Handbook of Psychopharmacology: Volume 14 Affective Disorders: Drug Actions in Animals and Man by Leslie IversenHandbook of Psychopharmacology: Volume 14 Affective Disorders: Drug Actions in Animals and Man by Leslie Iversen

Handbook of Psychopharmacology: Volume 14 Affective Disorders: Drug Actions in Animals and Man

EditorLeslie Iversen

Paperback | November 5, 2011

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Underlying the design of the Handbook of Psychopharmacology is a prejudice that the study of drug influences on the mind has advanced to a stage where basic research and clinical application truly mesh. These later volumes of the Handbook are structured according to this conception. In certain volumes, groups of drugs are treated as classes with chapters ranging from basic chemistry to clinical application. Other volumes are assembled around topic areas such as anxiety or affective disorders. Thus, besides chapters on individual drug classes, we have included essays addressing broad areas such as "The Limbic-Hypothalamic-Pituitary-Adrenal System and Human Be­ havior" and "Peptides and the Central Nervous System. " Surveying these diverse contributions, one comes away with a sentiment that, far from being an "applied" science borrowing from fundamental brain chemistry and physiology, psychopharmacology has instead provided basic researchers with the tools and conceptual approaches which now are advancing neurobiology to a central role in modern biology. Especially gratifying is the sense that, while contributing to an understanding of how the brain functions, psychopharmacology is a discipline whose fruits offer genuine help to the mentally ill with promises of escalating benefits in the future. L. L. 1. S. D. 1. S. H. S. VB CONTENTS CHAPTER 1 Monoamine Oxidase Inhibitors: Animal Pharmacology RICHARD F. SQUIRES 1. Introduction . . . . . . . . . . . . . . . . . . . . . . . . . . . . . . . . . . . . . . . . . 1 1. 1. Localization. . . . . . . . . . . . . . . . . . . . . . . . . . . . . . . . . . . . . 1 1. 2. Function . . . . . . . . . . . . . . . . . . . . . . . . . . . . . . . . . . . . . . . 3 1. 3. Mechanisms . . . . . . . . . . . . . . . . . . . . . . . . . . . . . . . . . . . . 3 2. Inhibition of 5-HT and Catecholamine Synthesis. . . . . . . . 5 3. Inhibition of Spontaneous Firing of 5-HT Neurons. . . . . .
Title:Handbook of Psychopharmacology: Volume 14 Affective Disorders: Drug Actions in Animals and ManFormat:PaperbackPublished:November 5, 2011Publisher:Springer USLanguage:English

The following ISBNs are associated with this title:

ISBN - 10:1461340470

ISBN - 13:9781461340478

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Table of Contents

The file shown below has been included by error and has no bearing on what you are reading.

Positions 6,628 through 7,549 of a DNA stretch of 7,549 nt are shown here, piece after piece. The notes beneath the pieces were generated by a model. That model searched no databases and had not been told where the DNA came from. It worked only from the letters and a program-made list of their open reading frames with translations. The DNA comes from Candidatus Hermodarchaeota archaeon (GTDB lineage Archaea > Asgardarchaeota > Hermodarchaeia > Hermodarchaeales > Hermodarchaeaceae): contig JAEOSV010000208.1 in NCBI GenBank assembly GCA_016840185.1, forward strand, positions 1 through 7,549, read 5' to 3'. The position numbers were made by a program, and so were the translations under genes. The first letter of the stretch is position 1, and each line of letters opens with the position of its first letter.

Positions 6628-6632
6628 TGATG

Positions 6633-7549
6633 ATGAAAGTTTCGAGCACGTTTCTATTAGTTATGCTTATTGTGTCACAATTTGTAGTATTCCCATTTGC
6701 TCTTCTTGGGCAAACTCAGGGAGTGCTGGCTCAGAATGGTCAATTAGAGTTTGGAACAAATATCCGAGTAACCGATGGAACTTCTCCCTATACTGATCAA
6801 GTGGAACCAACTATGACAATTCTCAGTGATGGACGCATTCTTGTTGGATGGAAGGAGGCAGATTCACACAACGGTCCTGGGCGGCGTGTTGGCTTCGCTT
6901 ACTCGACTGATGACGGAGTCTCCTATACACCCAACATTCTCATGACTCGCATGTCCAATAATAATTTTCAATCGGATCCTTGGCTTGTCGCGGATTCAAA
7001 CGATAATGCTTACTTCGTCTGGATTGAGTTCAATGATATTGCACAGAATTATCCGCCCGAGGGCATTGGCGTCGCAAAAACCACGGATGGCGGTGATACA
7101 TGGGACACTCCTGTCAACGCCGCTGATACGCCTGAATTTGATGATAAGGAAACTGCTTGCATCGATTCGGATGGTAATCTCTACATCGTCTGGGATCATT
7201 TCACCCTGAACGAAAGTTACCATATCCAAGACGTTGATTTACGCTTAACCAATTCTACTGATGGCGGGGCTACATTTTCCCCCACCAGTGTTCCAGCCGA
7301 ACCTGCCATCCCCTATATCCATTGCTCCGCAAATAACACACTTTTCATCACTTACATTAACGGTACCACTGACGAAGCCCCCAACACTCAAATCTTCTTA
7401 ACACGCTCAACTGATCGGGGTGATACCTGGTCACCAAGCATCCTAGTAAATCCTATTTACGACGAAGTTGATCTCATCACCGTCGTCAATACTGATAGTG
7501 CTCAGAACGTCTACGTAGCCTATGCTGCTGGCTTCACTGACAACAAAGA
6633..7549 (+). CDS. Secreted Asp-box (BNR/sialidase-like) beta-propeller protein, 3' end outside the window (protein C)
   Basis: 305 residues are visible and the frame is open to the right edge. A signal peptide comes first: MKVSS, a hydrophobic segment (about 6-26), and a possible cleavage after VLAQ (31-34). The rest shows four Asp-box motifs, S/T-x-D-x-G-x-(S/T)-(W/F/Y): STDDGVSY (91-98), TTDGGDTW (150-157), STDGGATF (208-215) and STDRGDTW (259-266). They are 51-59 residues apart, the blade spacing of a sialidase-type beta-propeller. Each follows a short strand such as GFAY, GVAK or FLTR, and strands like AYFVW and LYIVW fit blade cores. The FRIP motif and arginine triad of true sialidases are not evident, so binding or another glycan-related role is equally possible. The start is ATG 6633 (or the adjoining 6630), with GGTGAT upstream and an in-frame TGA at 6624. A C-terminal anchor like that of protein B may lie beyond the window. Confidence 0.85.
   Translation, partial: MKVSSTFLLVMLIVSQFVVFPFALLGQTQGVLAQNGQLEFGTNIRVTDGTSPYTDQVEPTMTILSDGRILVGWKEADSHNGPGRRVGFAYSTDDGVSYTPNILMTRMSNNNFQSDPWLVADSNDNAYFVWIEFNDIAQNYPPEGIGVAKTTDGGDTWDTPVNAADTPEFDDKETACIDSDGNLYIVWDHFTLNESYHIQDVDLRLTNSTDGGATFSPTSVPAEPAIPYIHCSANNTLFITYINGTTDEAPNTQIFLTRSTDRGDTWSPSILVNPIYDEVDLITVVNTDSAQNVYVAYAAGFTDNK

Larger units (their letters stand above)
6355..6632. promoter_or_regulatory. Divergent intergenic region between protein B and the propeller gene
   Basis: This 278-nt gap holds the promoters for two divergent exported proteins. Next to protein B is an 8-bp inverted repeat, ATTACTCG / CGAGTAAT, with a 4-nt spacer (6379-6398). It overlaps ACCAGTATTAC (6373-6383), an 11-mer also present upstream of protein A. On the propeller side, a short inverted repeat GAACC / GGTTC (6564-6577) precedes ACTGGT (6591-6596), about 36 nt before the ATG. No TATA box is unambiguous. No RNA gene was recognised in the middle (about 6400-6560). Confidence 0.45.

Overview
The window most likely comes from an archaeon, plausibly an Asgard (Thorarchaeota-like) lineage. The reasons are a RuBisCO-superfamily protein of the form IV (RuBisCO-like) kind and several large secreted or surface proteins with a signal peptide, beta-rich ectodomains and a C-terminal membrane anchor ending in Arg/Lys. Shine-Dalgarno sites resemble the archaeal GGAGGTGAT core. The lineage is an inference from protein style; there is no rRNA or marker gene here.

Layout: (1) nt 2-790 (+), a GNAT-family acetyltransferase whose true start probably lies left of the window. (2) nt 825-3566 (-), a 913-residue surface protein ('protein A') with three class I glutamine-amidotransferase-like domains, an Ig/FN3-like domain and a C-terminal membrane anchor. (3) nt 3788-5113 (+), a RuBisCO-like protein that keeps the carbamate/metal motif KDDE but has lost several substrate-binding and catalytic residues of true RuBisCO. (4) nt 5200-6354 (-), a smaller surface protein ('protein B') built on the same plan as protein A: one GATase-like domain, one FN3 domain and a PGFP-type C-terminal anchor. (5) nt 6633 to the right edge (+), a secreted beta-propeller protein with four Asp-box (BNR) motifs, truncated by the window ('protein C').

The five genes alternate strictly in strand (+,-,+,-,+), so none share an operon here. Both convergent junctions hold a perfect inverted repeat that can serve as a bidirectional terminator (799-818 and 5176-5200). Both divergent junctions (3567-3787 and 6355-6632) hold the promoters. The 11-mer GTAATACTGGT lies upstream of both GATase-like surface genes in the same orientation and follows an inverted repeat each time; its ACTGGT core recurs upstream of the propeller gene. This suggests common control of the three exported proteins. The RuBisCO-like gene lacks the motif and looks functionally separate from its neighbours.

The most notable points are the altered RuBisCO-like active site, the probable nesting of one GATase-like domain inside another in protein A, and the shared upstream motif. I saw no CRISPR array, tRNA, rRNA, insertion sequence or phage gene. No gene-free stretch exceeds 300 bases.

1 Monoamine Oxidase Inhibitors: Animal Pharmacology.- 1. Introduction.- 1.1. Localization.- 1.2. Function.- 1.3. Mechanisms.- 2. Inhibition of 5-HT and Catecholamine Synthesis.- 3. Inhibition of Spontaneous Firing of 5-HT Neurons.- 4. Inhibitory Effects on Paradoxical Sleep and Pontogeniculooccipital Waves.- 5. Effects on Growth and Development.- 6. Inhibition of Ovulation.- 7. Effects on Lordosis.- 8. Effects on Male Copulatory Behavior.- 9. 5-HT-Dependent Behavioral Syndromes.- 9.1. MAOI plus Reserpine or Tetrabenazine.- 9.2. MAOI plus L-Tryptophan.- 9.3. MAOI plus 5-HTP.- 9.4. MAOI plus 5-HT-Uptake Inhibitor.- 10. Potentiation of Indoleamine Hallucinogens.- 11. Tryptamine Potentiation.- 12. Potentiation of Phenethylamine Hallucinogens.- 13. Hypotensive Effects.- 13.1. The False-Transmitter Hypothesis.- 13.2. Centrally Mediated Reduction of Blood Pressure.- 14. Tyramine Potentiation.- 15. Interactions of the MAOIs with Reserpine and Tetrabenazine.- 16. Anticonvulsant Actions of MAOIs.- 16.1. Electroshock and Metrazol Convulsions.- 16.2. Audiogenic Seizures.- 16.3. Other Types of Seizures.- 16.4. Conclusions.- 17. References.- 2 Monoamine Oxidase, Monoamine-Oxidase-Inhibiting Drugs, and Human Behavior.- 1. Introduction.- 2. MAO-Inhibiting Drugs: Biologic, Physiologic, and Behavioral Effects in Man.- 2.1. Monoamine Changes during MAO-Inhibitor Administration to Man.- 2.2. Physiological Changes during MAO-Inhibitor Treatment.- 2.3. Behavioral Changes during MAO-Inhibitor Administration to Man.- 3. Monoamine Oxidase in Human Brain and Other Tissues.- 4. Human Platelet Monoamine Oxidase.- 4.1. Characteristics of Human Platelet Monoamine Oxidase.- 4.2. Genetic Basis for Individual Differences in Platelet MAO Activity.- 4.3. Factors Influencing Platelet MAO Activity.- 4.4. Drug Effects on Platelet MAO Activity.- 4.5. Associations between Platelet MAO Activity and Various Human Disorders.- 5. Possible Association between Platelet MAO Activity and General Personality and Behavioral Factors.- 6. References.- 3 Tricyclic and Monoamine Oxidase Inhibitor Antidepressants: Structure-Activity Relationships.- 1. Introduction.- 1.1. Background.- 1.2. Purposes of this Review and a Limitation.- 2. Tricyclic and Related Compounds.- 2.1. Neuronal Membrane Mechanisms for the Uptake of Biogenic Amines.- 2.2. Inhibition of Norepinephrine Uptake.- 2.3. Inhibition of Catecholamine Uptake into Dopaminergic Neurons.- 2.4. Inhibition of Serotonin Uptake.- 2.5. Relationship between Inhibition of the Uptake of Biogenic Amines and Antidepressant Activity In Vivo : Influence of Structural Modifications.- 3. Monoamine Oxidase Inhibitors.- 3.1. The Active Site of Monoamine Oxidase.- 3.2. Structure-Activity Relationships among Substrates of Monoamine Oxidase.- 3.3. Multiple Substrate-Binding Sites.- 3.4. General Structural Requirements for Monoamine Oxidase Inhibition.- 3.5. Structure-Activity Relationships among Inhibitors of Monoamine Oxidase.- 4. MAOIs as Inhibitors of the Uptake of Biogenic Amines and Tricyclic Compounds as Inhibitors of Monoamine Oxidase.- 4.1. MAOIs as Inhibitors of Amine Uptake.- 4.2. Tricyclic Compounds as MAOIs.- 5. Summary and Perspective.- 6. References.- 4 Tricyclic Antidepressants: Animal Pharmacology (Biochemical and Metabolic Aspects).- 1. Introduction.- 2. Pharmacologic Test Procedures Predicting Clinical Antidepressant Activity.- 2.1. Potentiation of Exogenous and Endogenous Catecholamines at Peripheral Adrenergic Receptor Sites.- 2.2. Potentiation of Various Central Effects Elicited by Amphetamine-like Drugs.- 2.3. Antagonism of Guanethidine-Induced Catecholamine Depletion and Adrenergic Neuron Blockade.- 2.4. Antagonism of the Reserpine-like Syndrome in Rodents.- 2.5. Blockade by Tricyclic Antidepressants of the Uptake of Catecholamines and/or 5-HT.- 3. Mode of Interaction of Tricyclic Antidepressants with Adrenergic Mechanisms.- 4. Interaction of Tricyclic Antidepressants with Other Drugs.- 5. Effect of Tricyclic Antidepressants on Adaptive Regulation at Pre- and Postsynaptic Sites.- 6. Metabolic Fate of Tricyclic Antidepressants.- 7. Some General Considerations on iV-Demethylation of Tricyclic Antidepressants.- 8. Miscellaneous Pharmacologic Effects of Tricyclic Antidepressants.- 9. References.- 5 Tricyclic and Monoamine-Oxidase-Inhibitor Antidepressants: Clinical Use.- 1. Introduction.- 2. Tricyclic Antidepressants: Clinical Studies.- 3. Adverse Effects of Tricyclic Antidepressants.- 4. MAOI: Clinical Studies.- 5. Adverse Effects of the MAOIs.- 6. Treatment of the Acute Episode.- 7. Prophylaxis.- 8. Interactive Effects of Tricyclic Agents and Sociotherapy.- 9. Combined Drug Treatments.- 10. Other Uses of the Antidepressants.- 10.1. Neurotic Disorders.- 10.2. Antidepressants in the So-Called Psychosomatic Disorders.- 10.3. Narcolepsy.- 10.4. Disorders of Childhood.- 10.5. Phobia.- 10.6. Hyperactivity.- 10.7. Enuresis.- 11. Current Practices and Future Needs.- 12. References.- 6 Lithium Pharmacology and Physiology.- 1. Introduction.- 2. Historical Review.- 2.1. Discovery in Basic Chemistry.- 2.2. History of Clinical Uses.- 2.3. Present Uses.- 3. Basic Chemistry and Biophysics.- 3.1. Basic Properties.- 3.2. Lithium and Cell Membranes.- 3.3. Lithium and. Facilitated Diffusion.- 3.4. Lithium and Active Transport.- 4. Mechanism of Action.- 4.1. Intracellular Concentration.- 4.2. Lithium Adenylate Cyclase and Cyclic Adenosine 3?,5?-Phosphate (cAMP).- 4.3. Cellular Magnesium and Calcium.- 4.4. Synaptic Release and Synthesis of Catecholamines.- 4.5. Indoleamines and Lithium.- 4.6. Effect of Lithium on Acetylcholine.- 4.7. Lithium and GABA.- 4.8. Lithium and the Electrolyte/Membrane Theory of Affective Disorders.- 4.9. Integration of the Mechanisms of Action of Lithium and the Theories of Affective Disorders.- 5. Physiology.- 5.1. Absorption.- 5.2. Distribution.- 5.3. Excretion.- 5.4. Interactions with Other Cations.- 6. Interactions with Pharmaceuticals.- 6.1. Concurrent Use of Diuretics.- 6.2. Lithium and Haloperidol.- 6.3. Lithium and Insulin.- 6.4. Lithium and Tricyclic Antidepressants.- 6.5. Lithium and the MAOI-Tranylcypromine.- 6.6. Lithium and Diphenylhydantoin.- 7. Effects on Clinical Tests.- 7.1. ECG(EKG).- 7.2. EEG.- 7.3. WBC.- 7.4. Serum Sodium and Potassium.- 7.5. Serum Magnesium and Calcium.- 8. Conclusion.- 9. References.- 7 Lithium: Clinical Considerations.- 1. Introduction.- 1.1. Indications.- 2. Lithium in Mania.- 2.1. Uncontrolled and Single-Blind Studies.- 2.2. Controlled Studies.- 3. Lithium in Acute Endogenous Depression.- 4. Use of Lithium in Psychiatric Disorders Other Than Mania or Depression.- 4.1. Lithium In Tardive Dyskinesia.- 5. Use of Lithium in Disorders of Childhood and Adolescence.- 5.1. Hyperactive Children.- 5.2. Mood Disorders.- 6. Preparations, Dosage, and Control.- 6.1. Preparations.- 6.2. Stabilization of a Manic Episode.- 6.3. Maintenance Treatment.- 7. Toxicology of the Lithium Ion.- 7.1. Mild-Moderate Toxic Side Effects: Minor Lithium Intolerance.- 7.2. Lithium Poisoning.- 7.3. Treatment of Lithium Poisoning.- 7.4. General Considerations.- 7.5. Complications of Lithium Treatment.- 7.6. Neurological Side Effects of Lithium Maintenance.- 7.7. "Irreversible" Lithium Toxicity.- 8. References.- 8 Lithium Prophylaxis and Experimental Rubidium Therapy in Affective Disorders.- 1. Factors in Assessing Prophylaxis.- 2. Methodology of Prophylactic Trials.- 3. Early Trials.- 4. Double-Blind Trials.- 5. Prophylaxis in Depression.- 6. Considerations in Prophylaxis: Summary.- 7. The life Table.- 8. Rubidium in Psychiatry.- 9. Recent Studies.- 10. Endogenous Rubidium.- 11. Chronic Administration.- 12. Rubidium-Lithium Interactions.- 13. A Membrane Transport Hypothesis.- 14. References.